Scientists use unmanned aircraft to survey wildlife in Northwestern Hawaiian Islands

Sea turtles and monk seals on Tern Island. (Photo: NOAA)
Sea turtles and monk seals on Tern Island. (Photo: NOAA)

Scientists say unmanned aircraft systems can be used to study wildlife in the Northwestern Hawaiian Islands without harming the region’s fragile ecosystem.

Researchers from the National Oceanic and Atmospheric Administration and U.S. Fish and Wildlife Service launched the Puma system from NOAA’s Hiialakai ship to survey monk seals, sea turtles, sea birds and vegetation, and look for marine debris in Papahanaumokuakea Marine National Monument.

Readying the Puma (Photo: NOAA)
Readying the Puma (Photo: NOAA)

The aircraft completed seven flights between June 16 and 23, and a second deployment of a longer range system is scheduled for next week.

Researchers say they are pleased with the results.

“This is a great example of how investing in our ability to deploy state of the art technology to conduct observations in remote locations can provide critical data to help NOAA in our conservation and resilience missions,” said Todd Jacobs, project scientist for NOAA Research’s Unmanned Aircraft Systems Program, and lead for the Hawaii missions. “This operation validated our hopes that we can use the aircraft in the Monument for a variety of missions without harming the environment to get data that we wouldn’t otherwise get. We were able to survey in remote coves for monk seals and turtles in conditions that we may not have been able to safely land people ashore.”

A view of the launch boat. (Photo: NOAA)
A view of the launch boat. (Photo: NOAA)

“The monk seal mission was wildly successful,” said Charles Littnan, NOAA Pacific Islands Fisheries Science Center Lead Scientist for the Hawaiian Monk Seal Research Program. “We were able to identify animals on the beach and in the water, identify mother-pup pairs, and get a sense of the age class of the animal – all things that are important for population monitoring. The data collected by the Puma will nicely supplement our current hands-on approach to the recovery of the species.”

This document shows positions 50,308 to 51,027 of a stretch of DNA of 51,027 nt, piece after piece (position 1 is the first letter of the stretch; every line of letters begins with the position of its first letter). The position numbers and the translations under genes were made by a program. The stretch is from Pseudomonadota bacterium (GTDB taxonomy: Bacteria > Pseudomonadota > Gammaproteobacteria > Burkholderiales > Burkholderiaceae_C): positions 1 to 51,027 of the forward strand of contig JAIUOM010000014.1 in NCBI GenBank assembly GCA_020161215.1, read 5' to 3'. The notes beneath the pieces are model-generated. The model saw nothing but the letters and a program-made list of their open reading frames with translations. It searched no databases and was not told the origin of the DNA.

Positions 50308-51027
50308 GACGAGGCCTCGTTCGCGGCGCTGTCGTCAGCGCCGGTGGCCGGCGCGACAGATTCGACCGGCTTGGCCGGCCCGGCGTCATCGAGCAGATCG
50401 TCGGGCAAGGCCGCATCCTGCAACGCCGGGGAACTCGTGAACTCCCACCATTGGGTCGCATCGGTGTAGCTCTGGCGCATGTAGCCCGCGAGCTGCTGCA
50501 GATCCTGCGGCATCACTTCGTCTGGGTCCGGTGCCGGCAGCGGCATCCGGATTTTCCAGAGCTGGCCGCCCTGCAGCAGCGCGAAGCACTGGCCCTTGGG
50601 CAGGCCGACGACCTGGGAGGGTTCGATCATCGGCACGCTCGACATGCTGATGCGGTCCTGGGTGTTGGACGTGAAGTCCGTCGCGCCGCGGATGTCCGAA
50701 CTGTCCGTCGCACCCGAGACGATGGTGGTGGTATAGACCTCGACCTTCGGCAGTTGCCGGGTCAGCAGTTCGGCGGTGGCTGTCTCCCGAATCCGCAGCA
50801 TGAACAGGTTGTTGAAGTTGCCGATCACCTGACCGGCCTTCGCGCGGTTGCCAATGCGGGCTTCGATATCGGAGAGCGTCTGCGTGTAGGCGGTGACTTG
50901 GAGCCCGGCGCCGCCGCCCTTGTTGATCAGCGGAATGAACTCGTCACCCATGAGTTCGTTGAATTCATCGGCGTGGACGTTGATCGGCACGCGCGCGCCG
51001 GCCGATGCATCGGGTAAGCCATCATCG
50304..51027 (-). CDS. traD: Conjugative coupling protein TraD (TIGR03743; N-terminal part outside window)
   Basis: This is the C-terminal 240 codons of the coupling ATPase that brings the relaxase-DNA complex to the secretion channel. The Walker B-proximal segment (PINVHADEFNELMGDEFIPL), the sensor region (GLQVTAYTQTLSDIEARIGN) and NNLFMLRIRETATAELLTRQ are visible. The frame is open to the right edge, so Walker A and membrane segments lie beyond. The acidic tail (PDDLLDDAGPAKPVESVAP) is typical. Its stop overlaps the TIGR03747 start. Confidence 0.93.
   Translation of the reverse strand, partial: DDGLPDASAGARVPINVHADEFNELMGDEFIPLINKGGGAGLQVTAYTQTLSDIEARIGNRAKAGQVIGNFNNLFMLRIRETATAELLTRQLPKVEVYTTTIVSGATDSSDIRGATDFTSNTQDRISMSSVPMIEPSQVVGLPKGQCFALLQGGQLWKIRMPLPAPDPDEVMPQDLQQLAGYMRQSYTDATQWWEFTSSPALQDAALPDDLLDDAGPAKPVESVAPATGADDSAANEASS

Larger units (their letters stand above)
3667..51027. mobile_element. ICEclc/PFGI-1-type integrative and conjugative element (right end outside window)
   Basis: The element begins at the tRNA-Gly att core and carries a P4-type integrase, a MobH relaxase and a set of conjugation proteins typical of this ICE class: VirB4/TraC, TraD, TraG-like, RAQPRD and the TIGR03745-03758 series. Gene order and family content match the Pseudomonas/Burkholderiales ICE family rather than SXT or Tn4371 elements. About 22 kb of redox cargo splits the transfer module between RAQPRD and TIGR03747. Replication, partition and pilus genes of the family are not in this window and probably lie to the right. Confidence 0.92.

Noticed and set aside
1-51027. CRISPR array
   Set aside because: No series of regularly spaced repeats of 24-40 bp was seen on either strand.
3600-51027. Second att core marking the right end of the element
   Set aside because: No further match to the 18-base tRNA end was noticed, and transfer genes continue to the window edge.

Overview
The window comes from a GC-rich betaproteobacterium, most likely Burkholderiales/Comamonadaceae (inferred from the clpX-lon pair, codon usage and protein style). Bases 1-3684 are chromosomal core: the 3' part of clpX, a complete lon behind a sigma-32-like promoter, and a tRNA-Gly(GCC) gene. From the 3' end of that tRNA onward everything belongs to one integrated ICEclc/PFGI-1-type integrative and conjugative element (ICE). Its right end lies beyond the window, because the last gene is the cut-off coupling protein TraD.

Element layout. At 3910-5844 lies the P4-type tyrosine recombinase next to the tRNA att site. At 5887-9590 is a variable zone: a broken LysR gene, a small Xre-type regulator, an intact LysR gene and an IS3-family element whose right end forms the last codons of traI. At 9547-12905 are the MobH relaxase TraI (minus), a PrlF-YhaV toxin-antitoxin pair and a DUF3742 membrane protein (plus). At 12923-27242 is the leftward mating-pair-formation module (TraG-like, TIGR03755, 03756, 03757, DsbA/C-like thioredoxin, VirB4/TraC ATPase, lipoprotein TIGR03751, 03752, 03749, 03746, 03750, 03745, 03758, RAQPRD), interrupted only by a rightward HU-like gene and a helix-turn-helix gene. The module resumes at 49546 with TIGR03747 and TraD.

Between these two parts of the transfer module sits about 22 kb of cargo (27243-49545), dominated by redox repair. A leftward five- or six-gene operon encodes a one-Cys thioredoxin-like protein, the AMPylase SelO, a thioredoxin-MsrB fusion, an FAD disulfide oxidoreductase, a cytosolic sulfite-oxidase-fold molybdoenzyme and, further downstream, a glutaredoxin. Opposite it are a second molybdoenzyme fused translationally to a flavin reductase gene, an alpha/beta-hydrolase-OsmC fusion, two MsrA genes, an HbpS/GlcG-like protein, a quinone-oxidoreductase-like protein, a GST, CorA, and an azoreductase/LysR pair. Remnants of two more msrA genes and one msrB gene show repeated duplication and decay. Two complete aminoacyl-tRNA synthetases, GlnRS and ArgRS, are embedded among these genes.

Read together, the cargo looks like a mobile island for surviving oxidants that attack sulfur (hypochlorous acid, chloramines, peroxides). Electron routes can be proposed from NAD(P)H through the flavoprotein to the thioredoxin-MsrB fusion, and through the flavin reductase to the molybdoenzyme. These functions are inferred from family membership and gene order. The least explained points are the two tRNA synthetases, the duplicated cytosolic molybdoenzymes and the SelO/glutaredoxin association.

The Puma is a 13-pound, battery-powered aircraft with a nine-foot wingspan, equipped with real-time video and still photo capability. It is controlled by specially-trained pilots with NOAA’s Office of Marine and Aviation Operations and can fly for up to two hours on a charge and cover a range of about 50 square miles.

Next week, researchers will use NASA’s Ikhana unmanned aircraft system, which has longer range and higher resolution optics than the Puma, to conduct similar activities in both the main and Northwestern Hawaiian Islands.

Scientists will compare data collected from both systems with each other as well as with traditional survey methods and satellite data to assess the best use of this technology for managing the Monument.

Sea turtles and monk seals on Trig Island. (Photo: NOAA)
Sea turtles and monk seals on Trig Island. (Photo: NOAA)
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